The quality and safety of oils used for frying in restaurants often degrade quickly, leading to potential health risks, according to a new University of Guelph study.

As a health inspector, Anitta Sebastian often wondered about the quality and safety of frying oils used for deep frying in restaurants. When she started her master’s studies in food science at Guelph, she decided the topic would make a good research paper.

She gathered cooking oil from 20 downtown Toronto restaurants and had the samples analyzed at the University of Guelph. All of the samples showed extremely high oxidation levels, bringing into question the toxicological safety of foods. The results of the study were featured in the Toronto Star and on CTV News.

Sebastian and her adviser, Prof. Alejandro Marangoni, Food Science, found amounts of free fatty acids and peroxide were above acceptable food safety levels.

“Deep frying is very popular, and it can be quite useful in restaurants, but what I was seeing in my visits to these restaurants was that oil would sometimes be used for days at a time,” said Sebastian.

“My job covered a range of areas, but it did not include examining the cooking oil. The oil I cook with in my kitchen definitely does not look like this. I was curious if my concerns about the safety of the cooking oil would be proved right in the lab.”

The restaurants were chosen randomly and were all independent outlets, said Marangoni.

“Chain restaurants tend to have more direction and guidelines for the use and disposal of cooking oil,” he said.

“The more you reuse oil, the lower your costs are. In independent restaurants, the decision of when to throw out oil can be extremely subjective, and is often based on how the oil looks or smells. But there are potential health risks if people consume high amounts of food fried in unsafe oil.”

Free fatty acid (FFA) measurement is a key way to analyze cooking oils. The accepted range noted in a 2008 study for FFA is less than 0.1 per cent. FFA in fresh samples analyzed by the Guelph researchers ranged from 0.05 to 0.08 per cent. The collected in-use samples ranged from 0.25 to 3.99 per cent.

“This indicates the triacylglycerol components were undergoing hydrolytic degradation,” the study said.

Peroxide value is used to assess the oxidative state of oils. Oil is considered rancid when its peroxide value rises above 10 meq/kg oil.

For in-use samples, 35 per cent were above the rancid threshold and as high as 48.1 meq/kg oil. For discarded samples, the highest peroxide value was 247.5 meq/kg oil.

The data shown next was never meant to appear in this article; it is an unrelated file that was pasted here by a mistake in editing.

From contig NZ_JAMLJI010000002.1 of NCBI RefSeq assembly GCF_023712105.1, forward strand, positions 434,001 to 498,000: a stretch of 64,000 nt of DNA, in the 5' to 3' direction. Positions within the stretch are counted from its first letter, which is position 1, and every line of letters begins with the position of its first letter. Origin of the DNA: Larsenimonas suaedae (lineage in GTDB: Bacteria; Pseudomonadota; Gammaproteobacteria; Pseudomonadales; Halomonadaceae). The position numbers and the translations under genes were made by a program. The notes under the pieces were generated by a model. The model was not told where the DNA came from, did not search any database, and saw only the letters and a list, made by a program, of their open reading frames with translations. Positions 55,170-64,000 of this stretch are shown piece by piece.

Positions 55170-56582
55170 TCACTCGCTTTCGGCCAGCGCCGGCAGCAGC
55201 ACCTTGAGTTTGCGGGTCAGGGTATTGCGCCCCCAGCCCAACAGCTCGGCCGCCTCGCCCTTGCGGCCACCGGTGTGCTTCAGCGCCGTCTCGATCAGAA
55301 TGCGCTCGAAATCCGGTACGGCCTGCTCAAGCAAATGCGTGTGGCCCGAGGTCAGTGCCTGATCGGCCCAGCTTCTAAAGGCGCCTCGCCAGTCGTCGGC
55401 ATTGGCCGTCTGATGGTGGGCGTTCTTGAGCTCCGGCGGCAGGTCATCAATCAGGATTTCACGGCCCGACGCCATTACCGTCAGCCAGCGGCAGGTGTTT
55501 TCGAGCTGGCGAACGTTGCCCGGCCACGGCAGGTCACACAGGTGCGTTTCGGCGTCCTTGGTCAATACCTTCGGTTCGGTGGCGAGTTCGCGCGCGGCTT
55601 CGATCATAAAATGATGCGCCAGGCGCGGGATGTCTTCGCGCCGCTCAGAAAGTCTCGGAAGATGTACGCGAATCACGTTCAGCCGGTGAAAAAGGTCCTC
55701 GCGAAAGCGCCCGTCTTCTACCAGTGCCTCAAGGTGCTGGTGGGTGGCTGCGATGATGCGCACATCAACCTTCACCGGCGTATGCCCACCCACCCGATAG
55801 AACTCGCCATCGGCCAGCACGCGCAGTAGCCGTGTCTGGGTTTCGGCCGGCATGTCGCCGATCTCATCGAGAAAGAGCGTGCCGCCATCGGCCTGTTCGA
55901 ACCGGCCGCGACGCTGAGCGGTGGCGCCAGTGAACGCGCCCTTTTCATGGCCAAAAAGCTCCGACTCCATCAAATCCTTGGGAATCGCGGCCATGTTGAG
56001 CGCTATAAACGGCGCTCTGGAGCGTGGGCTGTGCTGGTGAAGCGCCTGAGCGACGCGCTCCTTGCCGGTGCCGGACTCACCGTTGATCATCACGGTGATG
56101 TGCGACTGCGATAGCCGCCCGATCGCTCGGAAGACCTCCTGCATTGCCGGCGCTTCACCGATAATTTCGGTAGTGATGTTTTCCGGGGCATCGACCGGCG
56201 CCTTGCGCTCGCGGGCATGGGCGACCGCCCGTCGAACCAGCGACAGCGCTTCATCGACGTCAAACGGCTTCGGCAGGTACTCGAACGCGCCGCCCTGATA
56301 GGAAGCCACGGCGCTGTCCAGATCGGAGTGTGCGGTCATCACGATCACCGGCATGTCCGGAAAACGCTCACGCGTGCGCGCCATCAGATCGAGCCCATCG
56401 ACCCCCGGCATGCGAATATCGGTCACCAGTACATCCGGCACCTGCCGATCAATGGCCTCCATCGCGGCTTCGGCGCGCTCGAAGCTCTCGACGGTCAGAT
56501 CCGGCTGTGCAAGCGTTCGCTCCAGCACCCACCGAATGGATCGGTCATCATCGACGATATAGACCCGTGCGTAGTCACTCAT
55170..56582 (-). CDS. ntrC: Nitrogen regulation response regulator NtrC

Even more worrying were the very high levels of secondary oxidation products in oils in use. All in-use and discarded samples showed extremely high levels of secondary oxidation products based on the p-anisidine value (p-AV) (7.6 b p-AV b 56.5), bringing into question the toxicological safety of foods prepared with such oils.

“Without doubt, a large proportion of the frying oils used in these commercial establishments were highly oxidized,” the report said.

Only European countries currently test oil safety, using a measure called total polar compounds (TPCs), which analyzes FFAs, peroxide, acids, alcohol, ketones and other substances.

The Guelph researchers found TPC testing often showed incorrectly that oil was within acceptable safety ranges.

“Our testing of individual levels of FFAs and peroxide showed this was clearly not the case, and the TPC test, while easy to do, is not very useful for estimating the degrading of oil,” said Marangoni.

He said a more useful test is a p-anisidine test based on a chemical colour change. The test kit costs $500 to $1,000 and about $100 a month to use.

“We can’t just have a time guideline to cover all restaurants, because each uses different oils and for different reasons,” he said.

“An oil test kit would be more accurate and ensure that customers are having their food cooked with quality ingredients.”

The study, “Quality and safety of frying oils used in restaurants,” appeared in the journal Food Research International.